Student Lands Job in U.S. Foreign Service
Levi Kottut ’25 is two years away from graduation but he’s already kicked off his career.
Kottut, an engineering major with a concentration in electrical and computer engineering, has been named a Foreign Affairs Information Technology (FAIT) Fellow — one of only 15 students chosen from applicants all over the country.
Have Funding, Will Travel
As an FAIT fellow, Kottut is employed by the U.S. Department of State. He receives up to $87,000 in academic funding over two years. He will have one paid internship in Washington, D.C., in summer 2024 and another at a U.S. embassy or consulate abroad in summer 2025.
Kottut learned about the fellowship in an email from the engineering program.
“I love to travel and I love computer engineering, so I decided to apply,” Kottut said. “In April they told me I was a finalist. That’s when the interviews began — two rounds of written interviews and spoken interviews. It was stressful.”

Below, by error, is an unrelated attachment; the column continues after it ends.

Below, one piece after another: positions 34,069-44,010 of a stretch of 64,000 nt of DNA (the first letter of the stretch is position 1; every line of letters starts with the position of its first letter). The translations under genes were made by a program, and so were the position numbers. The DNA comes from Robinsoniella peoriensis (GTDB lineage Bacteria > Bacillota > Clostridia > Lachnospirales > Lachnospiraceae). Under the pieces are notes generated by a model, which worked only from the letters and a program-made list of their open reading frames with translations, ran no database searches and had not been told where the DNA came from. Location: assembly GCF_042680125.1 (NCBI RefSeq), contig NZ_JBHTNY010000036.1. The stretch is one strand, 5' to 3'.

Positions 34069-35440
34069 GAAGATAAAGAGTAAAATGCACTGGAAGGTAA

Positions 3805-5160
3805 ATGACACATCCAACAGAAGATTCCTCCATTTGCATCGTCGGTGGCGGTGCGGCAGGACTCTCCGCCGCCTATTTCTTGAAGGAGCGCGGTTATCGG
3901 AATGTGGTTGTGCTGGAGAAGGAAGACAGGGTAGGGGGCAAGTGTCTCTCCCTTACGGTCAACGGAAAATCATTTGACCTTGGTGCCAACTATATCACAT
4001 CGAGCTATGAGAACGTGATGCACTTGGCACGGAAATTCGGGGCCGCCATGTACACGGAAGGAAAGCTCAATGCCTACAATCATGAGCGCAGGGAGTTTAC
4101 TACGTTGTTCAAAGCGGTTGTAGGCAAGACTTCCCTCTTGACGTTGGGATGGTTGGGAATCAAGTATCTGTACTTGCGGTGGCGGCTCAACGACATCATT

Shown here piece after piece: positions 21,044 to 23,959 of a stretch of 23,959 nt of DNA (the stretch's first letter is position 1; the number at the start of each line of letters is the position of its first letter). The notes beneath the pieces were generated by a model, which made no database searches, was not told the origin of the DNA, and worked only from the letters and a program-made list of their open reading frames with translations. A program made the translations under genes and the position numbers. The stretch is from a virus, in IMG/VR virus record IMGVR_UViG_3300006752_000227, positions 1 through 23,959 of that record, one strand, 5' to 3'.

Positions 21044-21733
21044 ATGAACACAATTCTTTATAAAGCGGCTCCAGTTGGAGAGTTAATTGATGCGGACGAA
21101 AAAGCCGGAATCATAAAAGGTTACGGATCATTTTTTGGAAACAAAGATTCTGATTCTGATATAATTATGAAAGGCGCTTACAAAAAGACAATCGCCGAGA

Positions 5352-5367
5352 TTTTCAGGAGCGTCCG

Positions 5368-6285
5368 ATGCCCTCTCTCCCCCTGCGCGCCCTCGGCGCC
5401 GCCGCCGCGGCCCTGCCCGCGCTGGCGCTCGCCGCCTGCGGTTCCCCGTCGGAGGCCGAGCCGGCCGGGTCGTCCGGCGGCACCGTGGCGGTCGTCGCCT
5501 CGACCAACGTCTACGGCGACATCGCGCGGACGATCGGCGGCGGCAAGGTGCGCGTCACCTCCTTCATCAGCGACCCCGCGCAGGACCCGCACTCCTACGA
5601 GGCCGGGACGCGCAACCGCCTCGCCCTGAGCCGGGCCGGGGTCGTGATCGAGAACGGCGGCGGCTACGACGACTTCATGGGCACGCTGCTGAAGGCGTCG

Kottut was born in New York but grew up in Kenya, Switzerland, and Sweden. He told his interviewers that he speaks Swahili and French as well as English.
On a Saturday morning in late April, he was making pancakes for friends when he got the good news in an email.
“I started shouting and jumping around the kitchen. My friends thought I was insane.”
They Have His Back
Kottut thanks two of his engineering professors for their help. “Lauren Sassoubre is always there for me with advice and emotional support and academic support. Genna Smith wrote me a letter of recommendation for this fellowship. I don’t know what she wrote but I’m sure it helped.”
After graduation, each FAIT fellow serves a five-year term as an information management specialist in the U.S. Foreign Service. Kottut will be placed in an embassy or consulate in at least two different countries during those five years, he said.
“I don’t know where I’ll go or what I’ll be doing, but I look forward to it.”